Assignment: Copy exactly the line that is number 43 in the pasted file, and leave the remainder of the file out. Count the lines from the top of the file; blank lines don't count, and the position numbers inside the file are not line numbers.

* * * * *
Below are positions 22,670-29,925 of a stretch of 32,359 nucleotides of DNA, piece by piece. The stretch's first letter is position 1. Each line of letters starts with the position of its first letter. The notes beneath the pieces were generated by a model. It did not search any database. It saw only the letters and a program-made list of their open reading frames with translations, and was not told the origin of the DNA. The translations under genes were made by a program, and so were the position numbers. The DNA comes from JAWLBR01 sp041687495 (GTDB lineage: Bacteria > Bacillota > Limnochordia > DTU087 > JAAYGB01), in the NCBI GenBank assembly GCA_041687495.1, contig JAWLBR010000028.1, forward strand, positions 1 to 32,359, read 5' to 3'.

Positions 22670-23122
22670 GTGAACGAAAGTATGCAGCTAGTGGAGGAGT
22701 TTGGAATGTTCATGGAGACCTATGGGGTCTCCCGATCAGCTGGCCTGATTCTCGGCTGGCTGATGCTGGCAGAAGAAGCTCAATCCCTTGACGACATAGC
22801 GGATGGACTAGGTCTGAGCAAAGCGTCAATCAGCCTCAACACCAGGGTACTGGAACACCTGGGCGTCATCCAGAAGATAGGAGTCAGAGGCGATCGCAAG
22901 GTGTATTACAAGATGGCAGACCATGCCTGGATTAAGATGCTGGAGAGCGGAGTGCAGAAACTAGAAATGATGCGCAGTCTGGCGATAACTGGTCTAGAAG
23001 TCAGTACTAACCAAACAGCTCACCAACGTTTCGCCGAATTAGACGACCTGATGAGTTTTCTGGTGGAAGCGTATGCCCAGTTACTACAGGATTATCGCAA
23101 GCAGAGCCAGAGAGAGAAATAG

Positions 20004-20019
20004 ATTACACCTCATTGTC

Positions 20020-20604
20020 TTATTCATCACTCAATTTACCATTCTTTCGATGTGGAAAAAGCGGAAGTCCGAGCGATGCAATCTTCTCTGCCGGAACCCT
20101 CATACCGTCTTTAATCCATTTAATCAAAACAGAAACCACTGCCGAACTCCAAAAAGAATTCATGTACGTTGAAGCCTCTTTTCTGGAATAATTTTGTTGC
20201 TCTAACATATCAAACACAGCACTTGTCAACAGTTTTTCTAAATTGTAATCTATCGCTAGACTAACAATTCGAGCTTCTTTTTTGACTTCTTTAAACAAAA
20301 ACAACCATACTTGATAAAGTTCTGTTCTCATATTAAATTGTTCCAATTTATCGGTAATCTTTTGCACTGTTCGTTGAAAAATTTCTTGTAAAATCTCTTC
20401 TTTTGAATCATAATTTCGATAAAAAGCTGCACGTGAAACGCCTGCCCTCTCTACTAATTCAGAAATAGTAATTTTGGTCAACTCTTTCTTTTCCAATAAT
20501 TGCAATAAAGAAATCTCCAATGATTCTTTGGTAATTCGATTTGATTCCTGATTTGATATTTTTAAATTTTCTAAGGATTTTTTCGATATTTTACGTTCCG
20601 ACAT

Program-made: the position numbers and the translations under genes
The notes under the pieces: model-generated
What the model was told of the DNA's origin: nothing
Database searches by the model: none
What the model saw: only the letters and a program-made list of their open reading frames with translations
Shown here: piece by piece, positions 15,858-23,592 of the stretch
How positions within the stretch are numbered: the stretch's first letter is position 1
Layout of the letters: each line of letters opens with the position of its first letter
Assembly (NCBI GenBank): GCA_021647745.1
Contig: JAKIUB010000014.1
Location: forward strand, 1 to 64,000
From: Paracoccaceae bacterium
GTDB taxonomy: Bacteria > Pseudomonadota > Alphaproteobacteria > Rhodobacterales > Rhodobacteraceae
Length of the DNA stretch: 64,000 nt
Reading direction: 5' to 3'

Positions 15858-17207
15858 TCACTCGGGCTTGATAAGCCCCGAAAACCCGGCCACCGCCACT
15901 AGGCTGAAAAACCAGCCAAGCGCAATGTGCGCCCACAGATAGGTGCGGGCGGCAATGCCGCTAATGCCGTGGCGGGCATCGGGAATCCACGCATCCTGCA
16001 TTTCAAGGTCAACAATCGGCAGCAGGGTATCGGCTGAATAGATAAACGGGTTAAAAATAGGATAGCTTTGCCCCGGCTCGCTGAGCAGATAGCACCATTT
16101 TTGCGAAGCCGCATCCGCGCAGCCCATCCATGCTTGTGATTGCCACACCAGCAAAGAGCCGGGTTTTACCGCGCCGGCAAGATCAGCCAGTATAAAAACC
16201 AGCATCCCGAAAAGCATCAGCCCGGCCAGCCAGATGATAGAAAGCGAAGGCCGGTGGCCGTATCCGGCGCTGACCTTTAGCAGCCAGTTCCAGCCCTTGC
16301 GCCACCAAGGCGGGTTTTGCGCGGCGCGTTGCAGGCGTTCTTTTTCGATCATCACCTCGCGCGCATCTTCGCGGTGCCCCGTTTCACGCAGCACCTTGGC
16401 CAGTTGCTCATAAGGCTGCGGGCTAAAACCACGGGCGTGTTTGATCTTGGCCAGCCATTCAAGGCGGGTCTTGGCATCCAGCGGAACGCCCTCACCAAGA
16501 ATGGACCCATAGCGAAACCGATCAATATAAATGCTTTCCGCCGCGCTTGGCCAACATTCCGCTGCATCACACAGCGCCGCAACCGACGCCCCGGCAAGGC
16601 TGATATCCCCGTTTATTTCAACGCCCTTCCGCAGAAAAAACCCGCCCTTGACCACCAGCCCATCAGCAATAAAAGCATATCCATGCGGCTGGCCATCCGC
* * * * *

16601 TGATATCCCCGTTTATTTCAACGCCCTTCCGCAGAAAAAACCCGCCCTTGACCACCAGCCCATCAGCAATAAAAGCATATCCATGCGGCTGGCCATCCGC